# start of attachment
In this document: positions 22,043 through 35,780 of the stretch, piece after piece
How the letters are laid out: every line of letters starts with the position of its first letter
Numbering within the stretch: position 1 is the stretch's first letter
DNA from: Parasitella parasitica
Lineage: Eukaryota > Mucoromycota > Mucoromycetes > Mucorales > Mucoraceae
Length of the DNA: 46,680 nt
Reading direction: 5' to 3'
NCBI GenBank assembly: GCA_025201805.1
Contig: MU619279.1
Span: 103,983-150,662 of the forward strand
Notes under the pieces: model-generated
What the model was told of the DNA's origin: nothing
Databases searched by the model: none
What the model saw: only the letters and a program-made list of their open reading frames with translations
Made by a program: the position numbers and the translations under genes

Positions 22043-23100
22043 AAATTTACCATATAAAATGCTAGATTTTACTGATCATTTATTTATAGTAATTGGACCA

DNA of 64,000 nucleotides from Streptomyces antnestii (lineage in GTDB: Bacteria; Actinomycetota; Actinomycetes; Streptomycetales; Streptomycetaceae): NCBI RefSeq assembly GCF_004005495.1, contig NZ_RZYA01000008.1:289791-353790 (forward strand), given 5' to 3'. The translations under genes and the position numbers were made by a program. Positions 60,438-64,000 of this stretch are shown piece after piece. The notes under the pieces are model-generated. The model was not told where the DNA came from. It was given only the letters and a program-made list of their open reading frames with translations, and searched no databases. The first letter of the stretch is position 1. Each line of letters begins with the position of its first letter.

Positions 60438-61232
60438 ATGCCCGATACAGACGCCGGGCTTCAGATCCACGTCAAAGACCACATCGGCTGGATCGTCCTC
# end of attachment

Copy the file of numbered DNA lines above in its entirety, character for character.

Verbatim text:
In this document: positions 22,043 through 35,780 of the stretch, piece after piece
How the letters are laid out: every line of letters starts with the position of its first letter
Numbering within the stretch: position 1 is the stretch's first letter
DNA from: Parasitella parasitica
Lineage: Eukaryota > Mucoromycota > Mucoromycetes > Mucorales > Mucoraceae
Length of the DNA: 46,680 nt
Reading direction: 5' to 3'
NCBI GenBank assembly: GCA_025201805.1
Contig: MU619279.1
Span: 103,983-150,662 of the forward strand
Notes under the pieces: model-generated
What the model was told of the DNA's origin: nothing
Databases searched by the model: none
What the model saw: only the letters and a program-made list of their open reading frames with translations
Made by a program: the position numbers and the translations under genes

Positions 22043-23100
22043 AAATTTACCATATAAAATGCTAGATTTTACTGATCATTTATTTATAGTAATTGGACCA

DNA of 64,000 nucleotides from Streptomyces antnestii (lineage in GTDB: Bacteria; Actinomycetota; Actinomycetes; Streptomycetales; Streptomycetaceae): NCBI RefSeq assembly GCF_004005495.1, contig NZ_RZYA01000008.1:289791-353790 (forward strand), given 5' to 3'. The translations under genes and the position numbers were made by a program. Positions 60,438-64,000 of this stretch are shown piece after piece. The notes under the pieces are model-generated. The model was not told where the DNA came from. It was given only the letters and a program-made list of their open reading frames with translations, and searched no databases. The first letter of the stretch is position 1. Each line of letters begins with the position of its first letter.

Positions 60438-61232
60438 ATGCCCGATACAGACGCCGGGCTTCAGATCCACGTCAAAGACCACATCGGCTGGATCGTCCTC